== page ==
Fireworks can be a wonder to behold…for humans. Pets, however, may not be so enamored with the booms, crashes and bumps in the night.
Dogs, cats, even small rodents often become creatures of habit. They like knowing they are secure and what’s to come next. Surprises and extraordinary events can put pets on edge.
Loud noises often spook pets. Everything from noisy trucks to thunderstorms to low-flying airplanes may scare a pet, possibly leading to unpredictable behavior. Summer can induce anxiety in pets, especially when people celebrate with fireworks and boisterous parties.
Many cats and dogs will try to hide when they hear fireworks or other loud noises. Pet parents can play off of this behavior and create safe sanctuaries to which their pets can retreat to ride out the “rockets’ red glare and bombs bursting in air.” The following are a few tips to reduce pet anxiety when night falls and fireworks start going off.
• Set up a comforting den. If your dog or cat sleeps in a crate, cage or a special nook in the house, use this area to establish a safe haven. Put comfortable pillows or mats on the floor and envelop the cage or spot with blankets. These items will help mask the sights and sounds of outdoors. Put in familiar toys or even one of your shirts to establish familiar and comforting scents.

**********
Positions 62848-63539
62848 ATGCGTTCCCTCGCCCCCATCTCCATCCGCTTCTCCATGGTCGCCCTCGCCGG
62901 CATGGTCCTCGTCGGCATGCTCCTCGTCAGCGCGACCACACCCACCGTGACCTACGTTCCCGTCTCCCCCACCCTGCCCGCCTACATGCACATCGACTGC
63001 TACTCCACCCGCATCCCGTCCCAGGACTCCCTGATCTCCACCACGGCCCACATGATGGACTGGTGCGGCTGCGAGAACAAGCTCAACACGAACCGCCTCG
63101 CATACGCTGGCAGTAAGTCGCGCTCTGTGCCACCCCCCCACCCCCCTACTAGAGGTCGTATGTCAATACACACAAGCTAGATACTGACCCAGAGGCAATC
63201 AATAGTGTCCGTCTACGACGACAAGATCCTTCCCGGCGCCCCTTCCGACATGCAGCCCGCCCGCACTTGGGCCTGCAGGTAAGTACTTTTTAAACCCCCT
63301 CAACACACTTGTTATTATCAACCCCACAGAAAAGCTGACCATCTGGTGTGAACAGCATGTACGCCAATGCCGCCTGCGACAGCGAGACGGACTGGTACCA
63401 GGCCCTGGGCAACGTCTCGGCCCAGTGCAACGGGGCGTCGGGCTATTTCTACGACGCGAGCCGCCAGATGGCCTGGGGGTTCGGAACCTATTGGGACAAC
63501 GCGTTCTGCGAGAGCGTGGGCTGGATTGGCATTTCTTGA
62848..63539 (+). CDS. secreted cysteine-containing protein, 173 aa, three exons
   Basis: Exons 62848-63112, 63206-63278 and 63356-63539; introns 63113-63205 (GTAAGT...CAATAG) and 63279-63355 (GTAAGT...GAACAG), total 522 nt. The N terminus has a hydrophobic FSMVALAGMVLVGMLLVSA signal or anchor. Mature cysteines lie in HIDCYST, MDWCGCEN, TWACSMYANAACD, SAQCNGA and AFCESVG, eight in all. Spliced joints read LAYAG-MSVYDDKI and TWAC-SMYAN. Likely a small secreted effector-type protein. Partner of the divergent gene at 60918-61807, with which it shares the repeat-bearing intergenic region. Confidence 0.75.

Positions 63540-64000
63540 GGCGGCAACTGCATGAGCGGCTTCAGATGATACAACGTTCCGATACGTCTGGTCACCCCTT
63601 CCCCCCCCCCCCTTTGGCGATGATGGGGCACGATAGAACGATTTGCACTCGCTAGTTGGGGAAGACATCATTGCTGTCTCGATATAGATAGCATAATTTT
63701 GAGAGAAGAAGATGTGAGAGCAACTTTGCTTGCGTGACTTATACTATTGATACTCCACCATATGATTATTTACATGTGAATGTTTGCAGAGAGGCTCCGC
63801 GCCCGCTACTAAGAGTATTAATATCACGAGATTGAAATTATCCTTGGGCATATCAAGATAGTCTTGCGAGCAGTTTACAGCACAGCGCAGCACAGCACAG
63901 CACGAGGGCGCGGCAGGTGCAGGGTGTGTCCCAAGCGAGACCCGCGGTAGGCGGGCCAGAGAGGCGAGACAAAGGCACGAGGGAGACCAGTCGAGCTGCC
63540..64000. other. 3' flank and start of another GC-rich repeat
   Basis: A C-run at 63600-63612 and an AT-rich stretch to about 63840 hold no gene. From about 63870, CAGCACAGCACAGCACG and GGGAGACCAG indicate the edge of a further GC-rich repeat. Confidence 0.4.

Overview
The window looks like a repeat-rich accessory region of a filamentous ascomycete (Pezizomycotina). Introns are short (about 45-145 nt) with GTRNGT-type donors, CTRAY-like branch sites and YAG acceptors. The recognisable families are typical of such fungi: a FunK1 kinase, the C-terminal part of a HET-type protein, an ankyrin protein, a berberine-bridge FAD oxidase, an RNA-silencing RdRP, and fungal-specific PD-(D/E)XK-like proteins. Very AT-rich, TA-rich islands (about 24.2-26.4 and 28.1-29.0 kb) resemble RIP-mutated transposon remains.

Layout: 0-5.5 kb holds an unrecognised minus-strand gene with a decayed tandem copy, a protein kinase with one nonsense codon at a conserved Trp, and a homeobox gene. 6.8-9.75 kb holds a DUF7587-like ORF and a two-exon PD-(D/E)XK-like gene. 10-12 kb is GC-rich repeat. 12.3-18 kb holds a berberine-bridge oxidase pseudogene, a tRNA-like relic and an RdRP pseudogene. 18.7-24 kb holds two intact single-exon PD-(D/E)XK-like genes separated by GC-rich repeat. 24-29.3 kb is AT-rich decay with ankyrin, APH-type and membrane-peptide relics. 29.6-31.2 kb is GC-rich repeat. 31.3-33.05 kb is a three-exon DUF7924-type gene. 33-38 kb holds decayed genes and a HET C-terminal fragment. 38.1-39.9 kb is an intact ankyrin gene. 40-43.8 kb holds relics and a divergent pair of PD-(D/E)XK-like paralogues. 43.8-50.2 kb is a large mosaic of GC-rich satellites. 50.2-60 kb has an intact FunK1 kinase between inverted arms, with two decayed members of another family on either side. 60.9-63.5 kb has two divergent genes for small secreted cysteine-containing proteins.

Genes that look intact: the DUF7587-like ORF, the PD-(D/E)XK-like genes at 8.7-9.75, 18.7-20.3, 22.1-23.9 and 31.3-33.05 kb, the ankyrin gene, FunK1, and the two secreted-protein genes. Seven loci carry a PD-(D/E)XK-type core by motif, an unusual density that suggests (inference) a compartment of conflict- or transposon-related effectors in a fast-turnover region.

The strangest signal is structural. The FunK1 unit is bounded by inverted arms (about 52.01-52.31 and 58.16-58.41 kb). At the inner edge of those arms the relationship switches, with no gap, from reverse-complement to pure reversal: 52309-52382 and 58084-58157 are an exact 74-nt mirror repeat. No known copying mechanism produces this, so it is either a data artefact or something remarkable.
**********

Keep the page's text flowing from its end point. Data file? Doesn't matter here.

• Keep the windows closed and the drapes drawn. Minimize what cats and dogs can see or hear. If they don’t know what is occurring outside, they likely won’t be frightened. However, many pets have very good hearing, so some of the louder fireworks might still be audible.
• Put on soothing music. Throw on a show or songs that have steady, repetitive beats. This, too, will help mask the unpredictable sounds of fireworks.
• Walk the pet in early evening. Make sure you walk your dog prior to sunset to reduce the likelihood of getting caught outdoors with fireworks being set off. If pets are allowed to roam in the yard, bring them inside before the sun sets.
• Don’t punish the pet. Stressed pets may soil indoors, cower, fail to respond to commands, or engage in destructive behavior. It is important not to admonish the pet simply because he or she is scared. Doing so may only make the situation worse.
• Don’t comfort the pet, either. It may be tempting to sit and cuddle a dog or cat and reassure him that everything will be alright. This fawning over the pet may only help to reinforce negative behavior and the pet’s inability to overcome the fears himself.
• Talk to the vet. If fears are paralyzing your pet, talk to the veterinarian to see if behavior therapy or short-term medication use may help assuage fears. Some vets prescribe a mild tranquilizer to help pets get through specific fireworks displays.
Because fear can cause skittishness, many pets end up running away from home during summer fireworks displays. It is imperative to keep identification on your pets at all times so they can be returned promptly if found.